I recently came up with the crazy idea to start a blog about quirky little spots across Iowa. My goal is to travel across the state, immersing myself in all things bacon while paying homage to our great (albeit) under appreciated state. However my travels were hindered this week by “The Winter That Would Not Die” and helping at a post prom party. In retrospect, I am not sure which antagonist was more painful. Regardless, the show (or blog, in this case) must go on, provoking me to go all Julia Andrews and cite a few (or at least one) of “my favorite things” about my hometown of Hampton. I also thought it important that after last week, I showcase a destination that does not involve alcohol.
So this week’s stop is a cute little boutique operated by three gals that put the American Pickers to shame. First and Second Vintage, conveniently named for the cross streets it sits upon in rural Hampton, is a collection of fun vintage finds with inventory changing daily. It is my absolute drug of choice when it comes to retail therapy. Because what is not fun about my latest acquisitions…a metal lunch box in the shape of a barn and an old PE locker basket?
Now I must apologize to my husband who, prior to reading this, did not know about these great treasures. This is because I employ that super secret shopping trick tucked away in the Wife Handbook…when you buy something, hide it. Then when you finally bring it out and your husband asks if it is new, you can be totally truthful and say that you’ve had it for “awhile.” Also note that the term “awhile” is a bit vague and best not clarified with any specificity.
However despite the vague nature in my timetable of ownership, my husband will also say that we “don’t have room” for these special finds. This may or may not be true… due in part to his mid-life crisis which involved downsizing IN HALF our 3000 square foot home in town by purchasing an acreage and moving to the country. (I must interject that MY mid-life crisis involves a owning nice beach-front property, but my husband says that that dream may take “awhile” to fulfill.)
Anyway last year after purchasing the acreage, we wanted to do a “little” updating that involved ripping out some walls…and floors…and ceilings. While this demolition was underway, we needed a place to live. So some good friends offered to let us borrow their camper during this harrowsome process. Now I know some of you may be thinking…a camper. That’s not so bad. And it’s not…if it’s summer. Instead it was November. And December. In Iowa. The very time when most people have the good sense to winterize their campers and store them. Because camping is a SUMMER activity.
Also note that while living in the camper, we did not have its toilet hooked up. Therefore to use a bathroom, one needed to exit the camper, go outside in the cold, and then into the house. Kind of like a backwards outhouse. This bizarro lavatory scenario escalated one crisp pre-dawn December morning when I needed to use the bathroom. But when I attempted to open the camper door, it wouldn’t budge. The door had frozen shut! (Seriously. One cannot make this stuff up.) I envisioned with horror calling the fire department at 5 am to rescue me from being trapped in a camper. Because it was WINTER. And the door was FROZEN SHUT. Fortunately I was saved from calling our local emergency services when my husband awoke and, with his own sumo wrestler strength, managed to bust open the door so we could escape. (Side note: That very night, we moved out of the camper, and instead slept in the house on the floor in a room with no walls… but with immediate access to working indoor plumbing.)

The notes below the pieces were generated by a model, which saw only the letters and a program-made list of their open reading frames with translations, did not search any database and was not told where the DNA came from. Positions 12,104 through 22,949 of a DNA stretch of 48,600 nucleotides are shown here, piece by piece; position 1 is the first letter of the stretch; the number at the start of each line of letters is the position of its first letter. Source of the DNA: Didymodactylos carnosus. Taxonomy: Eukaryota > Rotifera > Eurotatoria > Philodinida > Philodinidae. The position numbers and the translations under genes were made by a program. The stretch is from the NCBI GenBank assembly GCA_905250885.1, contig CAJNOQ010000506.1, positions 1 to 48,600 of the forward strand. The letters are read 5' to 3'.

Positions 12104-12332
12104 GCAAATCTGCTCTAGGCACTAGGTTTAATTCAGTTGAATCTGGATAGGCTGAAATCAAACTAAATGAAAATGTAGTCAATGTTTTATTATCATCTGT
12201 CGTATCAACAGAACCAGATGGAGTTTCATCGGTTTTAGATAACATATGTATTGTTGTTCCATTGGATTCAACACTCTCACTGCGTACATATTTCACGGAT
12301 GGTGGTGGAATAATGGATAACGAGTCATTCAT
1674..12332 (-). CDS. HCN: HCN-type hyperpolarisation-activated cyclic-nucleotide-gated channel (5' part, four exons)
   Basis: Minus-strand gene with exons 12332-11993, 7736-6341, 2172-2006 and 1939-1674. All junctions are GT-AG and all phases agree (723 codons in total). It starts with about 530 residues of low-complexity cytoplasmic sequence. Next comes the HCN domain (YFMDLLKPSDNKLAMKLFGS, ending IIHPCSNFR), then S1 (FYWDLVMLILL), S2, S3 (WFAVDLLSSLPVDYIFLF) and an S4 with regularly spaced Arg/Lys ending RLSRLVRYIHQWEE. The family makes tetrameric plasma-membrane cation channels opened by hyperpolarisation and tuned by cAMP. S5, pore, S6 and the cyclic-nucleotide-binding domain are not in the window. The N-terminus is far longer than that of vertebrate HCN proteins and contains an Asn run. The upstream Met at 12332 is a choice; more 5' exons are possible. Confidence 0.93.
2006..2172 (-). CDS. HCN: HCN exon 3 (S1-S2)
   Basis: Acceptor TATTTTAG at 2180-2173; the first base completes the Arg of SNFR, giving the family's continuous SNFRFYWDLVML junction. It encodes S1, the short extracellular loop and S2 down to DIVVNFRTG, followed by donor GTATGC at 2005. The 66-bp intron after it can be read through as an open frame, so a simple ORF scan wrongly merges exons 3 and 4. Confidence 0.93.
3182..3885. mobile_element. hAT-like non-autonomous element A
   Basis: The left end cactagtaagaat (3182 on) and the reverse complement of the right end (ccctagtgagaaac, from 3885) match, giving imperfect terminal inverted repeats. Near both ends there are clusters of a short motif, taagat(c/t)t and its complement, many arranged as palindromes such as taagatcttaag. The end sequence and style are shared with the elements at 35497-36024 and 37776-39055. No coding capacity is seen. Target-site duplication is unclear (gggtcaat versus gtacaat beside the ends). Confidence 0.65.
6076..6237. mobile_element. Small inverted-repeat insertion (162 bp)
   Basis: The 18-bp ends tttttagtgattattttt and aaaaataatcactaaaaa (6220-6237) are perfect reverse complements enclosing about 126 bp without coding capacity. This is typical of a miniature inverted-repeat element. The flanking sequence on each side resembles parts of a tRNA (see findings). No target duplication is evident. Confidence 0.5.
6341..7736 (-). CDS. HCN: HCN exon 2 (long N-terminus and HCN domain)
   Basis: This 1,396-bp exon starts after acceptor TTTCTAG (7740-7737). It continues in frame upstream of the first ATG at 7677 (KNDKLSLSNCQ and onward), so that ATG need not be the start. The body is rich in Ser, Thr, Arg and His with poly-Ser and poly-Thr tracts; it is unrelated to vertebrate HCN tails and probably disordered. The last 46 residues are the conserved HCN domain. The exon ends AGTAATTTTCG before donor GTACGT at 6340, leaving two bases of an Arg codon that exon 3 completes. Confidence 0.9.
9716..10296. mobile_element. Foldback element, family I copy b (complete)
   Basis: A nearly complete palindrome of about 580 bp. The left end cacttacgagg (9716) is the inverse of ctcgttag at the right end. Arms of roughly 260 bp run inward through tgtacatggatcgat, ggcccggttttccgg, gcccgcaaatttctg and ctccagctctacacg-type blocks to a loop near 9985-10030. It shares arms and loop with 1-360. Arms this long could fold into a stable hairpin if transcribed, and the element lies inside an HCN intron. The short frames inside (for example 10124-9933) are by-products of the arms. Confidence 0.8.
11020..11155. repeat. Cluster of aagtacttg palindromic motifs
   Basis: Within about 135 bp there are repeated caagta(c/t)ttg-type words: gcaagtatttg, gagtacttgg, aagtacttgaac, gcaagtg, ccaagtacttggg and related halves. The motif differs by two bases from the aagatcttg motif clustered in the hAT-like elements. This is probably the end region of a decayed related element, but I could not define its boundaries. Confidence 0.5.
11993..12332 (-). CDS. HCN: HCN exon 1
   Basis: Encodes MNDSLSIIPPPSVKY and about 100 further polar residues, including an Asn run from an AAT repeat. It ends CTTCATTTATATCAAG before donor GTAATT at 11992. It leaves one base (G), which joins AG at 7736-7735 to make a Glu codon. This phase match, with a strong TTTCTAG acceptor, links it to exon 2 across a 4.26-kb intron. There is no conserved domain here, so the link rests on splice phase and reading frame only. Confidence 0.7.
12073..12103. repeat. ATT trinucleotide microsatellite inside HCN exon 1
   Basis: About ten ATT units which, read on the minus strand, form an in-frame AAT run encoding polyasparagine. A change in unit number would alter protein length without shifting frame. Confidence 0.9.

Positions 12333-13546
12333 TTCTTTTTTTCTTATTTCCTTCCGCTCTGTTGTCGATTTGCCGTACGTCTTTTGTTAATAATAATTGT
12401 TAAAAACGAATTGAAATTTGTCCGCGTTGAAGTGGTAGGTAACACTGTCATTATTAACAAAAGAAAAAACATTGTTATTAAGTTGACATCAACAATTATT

Now I apologize for that terrifying diversion which detracted from our true Iowa Roadie adventure. So as we redirect, remember that my new home is HALF the size of my old one. Therefore my husband insists we take a minimalistic approach to home decor. Thanks to First and Second Vintage, I have totally ignored that silly outlook and have filled a chicken coop (yes, Chicken Coop!) with time-tested artifacts such as a planter in the shape of a sumo wrestler.
Actually the sumo wrestler planter is not in the chicken coop but in my house. Right next to the planter in the shape of a quail. I realize that you may be thinking..why does one need planters in the shape of a sumo wrestler and a quail? The answer…to hold succulents, of course.
You see, First and Second Vintage recently hosted a DIY Succulent Bar. Contrary to other bars previously written about by the Iowa Roadie, this one did not include alcohol. (Which means that my purchase of the sumo wrestler planter was not influenced by decision-altering beverages.) The succulent bar, instead, allowed participants of all ages to purchase small cacti and plant them either in containers brought from home or purchased there. The choices were endless, and succulents were planted in containers ranging from an antique sifter and recipe box to a coffee tin and glass chicken. (Not to be confused with my quail.) In fact, First and Second Vintage ran out of succulents and had to restock twice during their family-friendly three-day event.
So while this week’s Iowa Roadie stop was in my own community, it is still a destination worth visiting. And while you’re in Hampton, stop by the Rustic Brew for coffee and a Slobberknocker, or Willie’s Sports Bar & Grill for one of Iowa’s Best Tenderloins (as determined by a statewide contest). Also take time to browse one of several other unique shops on Main Street. Just don’t hide any purchases in a camper in the winter. You may need to wait “awhile,” or at least until it thaws, to retrieve them.